Towels are really nothing more than a big square of textile, properly hemmed on four sides. But it also has to be the right kind of textile, and the right size: too small and you can’t use it to dry off after a shower or bath; too thin, and it won’t do you any good because it will only hold a limited amount of moisture; too plastic, and it won’t hold moisture for other reasons — hydrophobic fabrics do exist for a reason, after all.
This means you need something thick, nubby, with lots of surface area, of natural fibers, and hydrophilic: able to absorb more water than it appears.
Enter linen. Linen isn’t always thought of as a good towel material. Unlike cotton, which lends itself well to puffed fabrics like terry cloth, linen is seen as not very absorbent, and sort of difficult to make into terrycloth.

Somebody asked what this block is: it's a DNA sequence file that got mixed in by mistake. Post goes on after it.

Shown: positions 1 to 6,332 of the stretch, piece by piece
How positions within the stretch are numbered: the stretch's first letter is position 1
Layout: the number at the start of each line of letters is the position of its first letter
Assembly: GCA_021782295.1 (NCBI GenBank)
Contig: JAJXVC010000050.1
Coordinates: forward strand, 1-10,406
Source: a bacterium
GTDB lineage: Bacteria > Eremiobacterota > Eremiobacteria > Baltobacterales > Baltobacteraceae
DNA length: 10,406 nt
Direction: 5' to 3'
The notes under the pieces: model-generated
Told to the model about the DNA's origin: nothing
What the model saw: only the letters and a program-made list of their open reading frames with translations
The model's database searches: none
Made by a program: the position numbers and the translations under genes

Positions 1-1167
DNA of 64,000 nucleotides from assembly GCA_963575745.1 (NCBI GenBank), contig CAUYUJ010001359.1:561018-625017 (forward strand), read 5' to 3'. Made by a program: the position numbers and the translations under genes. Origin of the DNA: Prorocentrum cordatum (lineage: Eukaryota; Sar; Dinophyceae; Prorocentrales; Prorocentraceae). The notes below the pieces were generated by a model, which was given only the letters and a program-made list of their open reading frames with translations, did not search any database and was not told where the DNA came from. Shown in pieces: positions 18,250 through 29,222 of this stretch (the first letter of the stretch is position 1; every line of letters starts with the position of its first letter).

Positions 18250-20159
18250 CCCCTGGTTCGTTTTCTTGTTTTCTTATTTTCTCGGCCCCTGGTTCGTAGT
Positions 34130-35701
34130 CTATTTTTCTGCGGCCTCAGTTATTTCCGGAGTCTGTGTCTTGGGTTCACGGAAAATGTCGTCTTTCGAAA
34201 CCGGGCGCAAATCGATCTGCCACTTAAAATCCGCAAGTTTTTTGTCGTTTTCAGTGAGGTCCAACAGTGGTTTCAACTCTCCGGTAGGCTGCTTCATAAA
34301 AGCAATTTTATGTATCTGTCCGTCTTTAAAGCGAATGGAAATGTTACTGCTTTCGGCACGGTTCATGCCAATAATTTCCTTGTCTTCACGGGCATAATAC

On the other hand, though — you can get waffle-weave linen, like the stuff in the first picture. I got this frost gray fabric during a sale back in 2020 from fabrics-store.com, which produces this shiny, super flat fabric with a strange gridded pattern on it. I also followed their really simple tutorial— although in hindsight I wish I had wrapped the towels in ribbon rather than a folder hem.
Once you run this fabric through the dryer through the washer and dryer, though… the center of each square puffs up, the edges puff down, and you get this nubby, rich soft fabric.
I bought four yards. I got two 50×80″ bath mats, two longer hand-towels, four wash cloths, and two back-scrubbers out of those four yards. The idea was that these would be the towels that my wife and I took to festivals and camping events — large, quick to dry, relatively small to pack, and easy to clean (linen is famous for not really holding stains all that well).
In any case, I feel better for having a project on my back-burner of sewing finished and complete, and it’s easier to think about what’s next, now that this one is off the “to do” list. My next project is going to be a few shirts for the summer season, followed by some vests and waistcoats.